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degree of steering angle and the range +31degree to +90degree of the vehicle turn is mapped to a single value of +30 degrees of steering angle (Figure 3-81). 0 0 + 30 30 Turn of steering 90 + 90 Turn of vehicle Figure 3-81. Angle ranges of steering and vehicle turn From the previous chapters, it is known that the image width used for vision is 400 pixels. To maintain the communication protocol with the PC104 computer algorithm, the range of -30 degrees to +30 degrees is mapped to 0 to 400 pixels of image coordinates. Pixel value = 400 (steering angle/60) (Eq. 3-50) This pixel value of the required steering is sent to the Pure Pursuit steering control. As described in the algorithm above, when suitable steering is executed, the distance between the vehicle and the way point reduces and the vehicle reaches the way point. It is known that the accuracy of the DGPS receiver is 12 inches. During initial developments of the algorithm, the vehicle was determined to have reached the way point, when the distance between the vehicle and the way point was zero. It was observed that the uncertainties in the accuracy of the receiver, the terrain variation and small inaccuracies in steering often result in the vehicle reaching a point very close to the way point of the order of centimeters away from the way point. 153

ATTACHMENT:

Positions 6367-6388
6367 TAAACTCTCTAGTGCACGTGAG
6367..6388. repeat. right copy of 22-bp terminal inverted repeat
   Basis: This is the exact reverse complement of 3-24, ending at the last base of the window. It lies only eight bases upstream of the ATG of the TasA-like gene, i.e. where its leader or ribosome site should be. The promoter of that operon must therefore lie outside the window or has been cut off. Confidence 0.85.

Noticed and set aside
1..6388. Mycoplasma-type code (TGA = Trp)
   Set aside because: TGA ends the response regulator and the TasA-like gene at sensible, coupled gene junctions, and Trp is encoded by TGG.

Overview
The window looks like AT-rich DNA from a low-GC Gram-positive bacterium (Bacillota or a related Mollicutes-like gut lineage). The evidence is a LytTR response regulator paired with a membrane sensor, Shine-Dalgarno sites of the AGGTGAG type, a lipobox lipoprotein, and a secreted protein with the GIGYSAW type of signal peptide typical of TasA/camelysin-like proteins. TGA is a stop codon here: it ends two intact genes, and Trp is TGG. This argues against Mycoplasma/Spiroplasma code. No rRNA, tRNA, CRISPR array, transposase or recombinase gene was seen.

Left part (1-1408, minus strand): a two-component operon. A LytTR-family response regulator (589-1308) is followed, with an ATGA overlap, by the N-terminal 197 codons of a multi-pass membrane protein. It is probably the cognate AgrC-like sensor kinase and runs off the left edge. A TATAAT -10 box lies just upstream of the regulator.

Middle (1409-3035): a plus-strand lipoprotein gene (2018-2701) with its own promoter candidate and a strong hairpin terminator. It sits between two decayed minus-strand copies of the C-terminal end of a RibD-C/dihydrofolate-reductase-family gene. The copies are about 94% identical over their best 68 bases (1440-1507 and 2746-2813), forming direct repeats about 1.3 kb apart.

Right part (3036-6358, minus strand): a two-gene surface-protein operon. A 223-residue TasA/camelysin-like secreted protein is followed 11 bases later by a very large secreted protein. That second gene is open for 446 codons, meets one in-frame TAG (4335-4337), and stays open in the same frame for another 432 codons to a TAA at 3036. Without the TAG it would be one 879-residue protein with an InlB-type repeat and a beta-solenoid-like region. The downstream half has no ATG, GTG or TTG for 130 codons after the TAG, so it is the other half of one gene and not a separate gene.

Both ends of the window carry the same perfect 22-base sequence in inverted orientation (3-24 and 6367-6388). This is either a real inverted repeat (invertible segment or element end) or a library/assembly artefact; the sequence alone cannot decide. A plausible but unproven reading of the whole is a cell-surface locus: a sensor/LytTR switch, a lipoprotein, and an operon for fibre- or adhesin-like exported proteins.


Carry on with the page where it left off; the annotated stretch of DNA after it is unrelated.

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In such cases, if the algorithm requires that the distance be zero, to translate the vehicle by a few centimeters to the way point, the vehicle has to execute circles or spirals to get to the way point (Figure 3-82). Path Vehicle Way Point Translate Figure 3-82. Path taken for translation of the vehicle to the way point An accuracy of exactly reaching the way point is not practical in the physical system. Therefore, by trial and error in tests, it was chosen that if the vehicle reaches a point within a distance of 50cm from the way point, the way point is determined to have been reached by the vehicle. Obstacle detection The obstacle detection capability should allow the vehicle to detect obstacles such as humans, animals and location variable objects such as vehicles, while navigating open fields. For the scope of this dissertation, a simple obstacle detection method using ladar was developed. It is assumed that the way points for GPS based navigation were chosen such that the vehicle would not be expected to get tree limbs or fixed objects such as thin poles in its path. For the development of the algorithm for detecting obstacles, the first step was to analyze the data from the ladar while navigating the open field. As mentioned earlier, the ladar scans a 154